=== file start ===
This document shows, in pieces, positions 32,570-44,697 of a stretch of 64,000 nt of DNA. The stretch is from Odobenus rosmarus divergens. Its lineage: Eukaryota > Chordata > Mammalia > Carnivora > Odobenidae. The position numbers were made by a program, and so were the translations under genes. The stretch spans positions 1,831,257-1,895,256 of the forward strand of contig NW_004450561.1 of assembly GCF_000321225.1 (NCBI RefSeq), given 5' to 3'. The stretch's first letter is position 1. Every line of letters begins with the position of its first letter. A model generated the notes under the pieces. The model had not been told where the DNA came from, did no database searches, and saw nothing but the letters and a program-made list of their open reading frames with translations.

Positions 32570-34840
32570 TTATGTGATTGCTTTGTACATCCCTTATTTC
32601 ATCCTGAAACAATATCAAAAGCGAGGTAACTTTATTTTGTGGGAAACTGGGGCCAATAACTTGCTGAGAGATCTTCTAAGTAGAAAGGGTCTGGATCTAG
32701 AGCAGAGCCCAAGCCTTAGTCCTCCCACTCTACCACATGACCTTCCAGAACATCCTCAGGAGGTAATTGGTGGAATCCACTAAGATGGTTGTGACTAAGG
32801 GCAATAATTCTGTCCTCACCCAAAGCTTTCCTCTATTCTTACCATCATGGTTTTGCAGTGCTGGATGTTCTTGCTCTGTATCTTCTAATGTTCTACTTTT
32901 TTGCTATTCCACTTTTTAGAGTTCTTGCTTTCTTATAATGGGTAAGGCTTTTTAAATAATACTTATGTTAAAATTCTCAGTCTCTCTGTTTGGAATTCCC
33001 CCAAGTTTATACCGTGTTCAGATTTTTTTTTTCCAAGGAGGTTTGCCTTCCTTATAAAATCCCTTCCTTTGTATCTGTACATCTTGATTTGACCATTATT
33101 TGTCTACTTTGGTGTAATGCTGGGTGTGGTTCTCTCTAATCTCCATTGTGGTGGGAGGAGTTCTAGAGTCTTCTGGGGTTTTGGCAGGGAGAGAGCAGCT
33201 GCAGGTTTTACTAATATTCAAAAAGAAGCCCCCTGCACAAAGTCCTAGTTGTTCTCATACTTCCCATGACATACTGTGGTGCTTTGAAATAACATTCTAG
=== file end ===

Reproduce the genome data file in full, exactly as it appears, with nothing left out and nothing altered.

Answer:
This document shows, in pieces, positions 32,570-44,697 of a stretch of 64,000 nt of DNA. The stretch is from Odobenus rosmarus divergens. Its lineage: Eukaryota > Chordata > Mammalia > Carnivora > Odobenidae. The position numbers were made by a program, and so were the translations under genes. The stretch spans positions 1,831,257-1,895,256 of the forward strand of contig NW_004450561.1 of assembly GCF_000321225.1 (NCBI RefSeq), given 5' to 3'. The stretch's first letter is position 1. Every line of letters begins with the position of its first letter. A model generated the notes under the pieces. The model had not been told where the DNA came from, did no database searches, and saw nothing but the letters and a program-made list of their open reading frames with translations.

Positions 32570-34840
32570 TTATGTGATTGCTTTGTACATCCCTTATTTC
32601 ATCCTGAAACAATATCAAAAGCGAGGTAACTTTATTTTGTGGGAAACTGGGGCCAATAACTTGCTGAGAGATCTTCTAAGTAGAAAGGGTCTGGATCTAG
32701 AGCAGAGCCCAAGCCTTAGTCCTCCCACTCTACCACATGACCTTCCAGAACATCCTCAGGAGGTAATTGGTGGAATCCACTAAGATGGTTGTGACTAAGG
32801 GCAATAATTCTGTCCTCACCCAAAGCTTTCCTCTATTCTTACCATCATGGTTTTGCAGTGCTGGATGTTCTTGCTCTGTATCTTCTAATGTTCTACTTTT
32901 TTGCTATTCCACTTTTTAGAGTTCTTGCTTTCTTATAATGGGTAAGGCTTTTTAAATAATACTTATGTTAAAATTCTCAGTCTCTCTGTTTGGAATTCCC
33001 CCAAGTTTATACCGTGTTCAGATTTTTTTTTTCCAAGGAGGTTTGCCTTCCTTATAAAATCCCTTCCTTTGTATCTGTACATCTTGATTTGACCATTATT
33101 TGTCTACTTTGGTGTAATGCTGGGTGTGGTTCTCTCTAATCTCCATTGTGGTGGGAGGAGTTCTAGAGTCTTCTGGGGTTTTGGCAGGGAGAGAGCAGCT
33201 GCAGGTTTTACTAATATTCAAAAAGAAGCCCCCTGCACAAAGTCCTAGTTGTTCTCATACTTCCCATGACATACTGTGGTGCTTTGAAATAACATTCTAG